--->Paul
     
  9. agmantoo

    agmantoo agmantoo Supporter

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    Your approach is too expensive and there is too much work to be done now to have to redo everything later. Do you have a small air compressor? If so can you fill the large tank with the garden hose(While the water is running nothing will freeze) then drain the hose? If both answers are yes I can tonight tell you how to setup you existing system with little expense. I am in a pinch for time and it will be dark (eastern standard) before I am back in the house. .
     
  10. Tracy

    Tracy Well-Known Member

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    Yes to air compressor, it is a large one runs on 220. Looking forward to your input.
     
  11. agmantoo

    agmantoo agmantoo Supporter

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    The technique to pump water with the air compressor is as follows
    1) Using the garden hose, fill the 300 gallon tank. At this point I assume it is a sealed tank since you earlier mentioned you were wanting to attach the bladder tank to it.
    2) After filling the 300 gallon tank from the water hose attach the air compressor to the tank. The critical point here is that you must have an air regulator. This is a cheap item from Tractor Supply or similar source. It is imperative that you do not exceed the pressure that ordinarily would be used for the water that would typically be pressurized for the 300 gallon tank. For discussion, 20 PSI is adequate and that should be a safe working pressure for any tank designed for a well system. The 20 PSI will deliver the water from the 300 gallon tank until the water is exhausted. (The exhausting of the water is no different than if you were using the booster pump/shallow well pump at the site you posted) and when that happens with a water pump, the pump would self destruct if left unattended. At the time the water tank is empty, you will need to vent the tank and refill with water. I would not use an air system with an unattended water heater regardless of type. This method could create a situation to where the water heater has no water to the heating elements and you would have immediately meltdown of the heaters. If, and I emphasis IF in a big way, you were to connect this to a conventional water heater and you let the water heater heat the water then you manually turned the power off until you consumed the hot water and were positive that the water heater was refilled prior to reapplying the power you could deliver hot water. This will take discipline and must be adhered to! In so doing you can accomplish what you initially set out to do for the price of a regulator and a recycled conventional water heater. I may have been unclear in the above and if you need me to clarify just ask. :)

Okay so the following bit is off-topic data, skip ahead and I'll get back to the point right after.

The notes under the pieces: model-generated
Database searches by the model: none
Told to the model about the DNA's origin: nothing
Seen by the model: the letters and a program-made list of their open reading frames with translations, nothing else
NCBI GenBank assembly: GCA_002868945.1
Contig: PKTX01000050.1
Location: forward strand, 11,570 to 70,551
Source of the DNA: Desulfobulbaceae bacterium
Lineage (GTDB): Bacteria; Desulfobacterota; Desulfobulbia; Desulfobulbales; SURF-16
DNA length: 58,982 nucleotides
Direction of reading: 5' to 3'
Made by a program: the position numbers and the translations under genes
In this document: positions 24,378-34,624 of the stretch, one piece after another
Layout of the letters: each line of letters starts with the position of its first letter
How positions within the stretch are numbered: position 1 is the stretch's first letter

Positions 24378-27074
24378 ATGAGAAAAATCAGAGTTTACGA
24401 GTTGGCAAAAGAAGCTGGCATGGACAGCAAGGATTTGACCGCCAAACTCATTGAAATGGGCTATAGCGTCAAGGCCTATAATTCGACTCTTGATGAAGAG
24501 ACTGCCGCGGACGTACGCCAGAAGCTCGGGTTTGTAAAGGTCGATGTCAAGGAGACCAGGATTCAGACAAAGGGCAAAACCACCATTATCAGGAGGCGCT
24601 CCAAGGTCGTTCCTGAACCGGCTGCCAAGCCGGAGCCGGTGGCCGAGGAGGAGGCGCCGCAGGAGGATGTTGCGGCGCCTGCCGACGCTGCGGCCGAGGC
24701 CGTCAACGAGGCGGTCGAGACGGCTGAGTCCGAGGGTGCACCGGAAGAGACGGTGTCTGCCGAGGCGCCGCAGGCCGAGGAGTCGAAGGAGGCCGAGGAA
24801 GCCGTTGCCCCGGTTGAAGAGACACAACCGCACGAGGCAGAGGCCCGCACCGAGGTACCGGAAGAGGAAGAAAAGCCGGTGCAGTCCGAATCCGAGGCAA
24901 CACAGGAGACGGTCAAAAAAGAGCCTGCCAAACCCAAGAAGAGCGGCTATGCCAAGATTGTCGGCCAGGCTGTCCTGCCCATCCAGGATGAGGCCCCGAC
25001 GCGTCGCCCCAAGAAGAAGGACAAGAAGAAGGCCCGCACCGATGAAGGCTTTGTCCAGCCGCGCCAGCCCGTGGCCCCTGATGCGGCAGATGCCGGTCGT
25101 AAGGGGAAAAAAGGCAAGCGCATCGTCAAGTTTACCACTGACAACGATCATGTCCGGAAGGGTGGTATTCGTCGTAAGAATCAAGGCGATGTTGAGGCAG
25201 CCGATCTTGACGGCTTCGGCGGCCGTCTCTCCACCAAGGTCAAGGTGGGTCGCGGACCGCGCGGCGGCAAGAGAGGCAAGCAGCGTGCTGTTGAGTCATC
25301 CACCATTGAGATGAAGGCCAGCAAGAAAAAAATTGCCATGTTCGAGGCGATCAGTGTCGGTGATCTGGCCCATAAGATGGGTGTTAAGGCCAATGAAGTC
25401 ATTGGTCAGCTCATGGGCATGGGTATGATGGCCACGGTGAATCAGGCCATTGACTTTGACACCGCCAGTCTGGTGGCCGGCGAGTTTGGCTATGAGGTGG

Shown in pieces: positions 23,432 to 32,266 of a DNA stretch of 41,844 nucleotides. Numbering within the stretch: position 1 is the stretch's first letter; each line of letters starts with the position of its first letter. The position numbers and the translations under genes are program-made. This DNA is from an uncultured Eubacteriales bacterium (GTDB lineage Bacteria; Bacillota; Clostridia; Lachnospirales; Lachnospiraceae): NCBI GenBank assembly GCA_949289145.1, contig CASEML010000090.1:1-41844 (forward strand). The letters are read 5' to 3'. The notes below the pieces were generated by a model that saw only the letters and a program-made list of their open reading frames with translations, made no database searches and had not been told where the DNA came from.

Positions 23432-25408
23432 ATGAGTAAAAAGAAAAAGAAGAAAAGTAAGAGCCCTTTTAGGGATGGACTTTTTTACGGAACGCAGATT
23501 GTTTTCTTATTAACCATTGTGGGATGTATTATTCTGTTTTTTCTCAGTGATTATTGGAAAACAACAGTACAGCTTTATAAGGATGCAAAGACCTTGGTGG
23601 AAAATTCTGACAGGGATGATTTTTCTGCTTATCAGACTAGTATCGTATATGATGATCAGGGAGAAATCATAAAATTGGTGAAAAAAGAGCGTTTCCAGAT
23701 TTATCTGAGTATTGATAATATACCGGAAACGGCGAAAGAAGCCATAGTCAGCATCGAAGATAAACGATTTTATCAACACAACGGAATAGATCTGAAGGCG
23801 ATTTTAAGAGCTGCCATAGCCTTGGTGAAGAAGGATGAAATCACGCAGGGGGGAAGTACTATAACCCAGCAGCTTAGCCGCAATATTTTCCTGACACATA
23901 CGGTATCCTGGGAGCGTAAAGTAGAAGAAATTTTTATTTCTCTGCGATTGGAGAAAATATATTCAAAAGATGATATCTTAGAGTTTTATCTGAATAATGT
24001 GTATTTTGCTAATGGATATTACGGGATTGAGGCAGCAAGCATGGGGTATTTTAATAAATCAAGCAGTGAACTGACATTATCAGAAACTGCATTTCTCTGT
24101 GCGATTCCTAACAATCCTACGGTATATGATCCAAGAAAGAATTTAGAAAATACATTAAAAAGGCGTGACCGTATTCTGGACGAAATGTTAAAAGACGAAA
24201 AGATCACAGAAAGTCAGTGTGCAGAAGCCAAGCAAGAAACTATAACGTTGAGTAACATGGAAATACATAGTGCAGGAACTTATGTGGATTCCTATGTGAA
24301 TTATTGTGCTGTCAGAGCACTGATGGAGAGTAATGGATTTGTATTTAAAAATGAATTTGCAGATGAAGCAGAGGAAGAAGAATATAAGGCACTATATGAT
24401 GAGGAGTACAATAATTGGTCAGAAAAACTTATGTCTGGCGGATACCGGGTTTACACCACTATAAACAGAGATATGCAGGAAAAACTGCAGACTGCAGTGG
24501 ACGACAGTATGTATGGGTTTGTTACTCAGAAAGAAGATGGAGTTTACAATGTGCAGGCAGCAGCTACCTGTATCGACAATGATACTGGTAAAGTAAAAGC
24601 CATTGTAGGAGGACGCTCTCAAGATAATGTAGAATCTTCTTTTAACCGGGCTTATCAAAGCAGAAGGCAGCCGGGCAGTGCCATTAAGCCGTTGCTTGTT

12. rambler

    rambler Well-Known Member Supporter

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    I was a little worried you were going to go this direction....

    A lot of 300 gallon tanks can't take 20lbs of pressure. I'd be _real real_ careful on this. Fiberglass shrapnel is not a fun thing. You understand the surface area of a 300 gallon tank......

    In principle you have a good idea. As you say the pressure regulator is of utmost importance.

    So is the composition & design of the tank. I'm not sure they have a tank 'designed for a well system'. I read it as a big old cheap storage tank.

    This is a good idea - IF the tank can take the pressure.

    --->Paul
     
  13. desdawg

    desdawg Well-Known Member

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    You can get a pump/small pressure tank (2 gallon) from Harbor Freight for around $100. It will run on 115 volts and meet all of your needs. I have one in the mountains and it pressures up my little park model mobile home just fine. You will need a foot valve on the water line from the tank so the pump doesn't lose its prime. From there as stated above tee off to the water heater and then pipe hot and cold like always.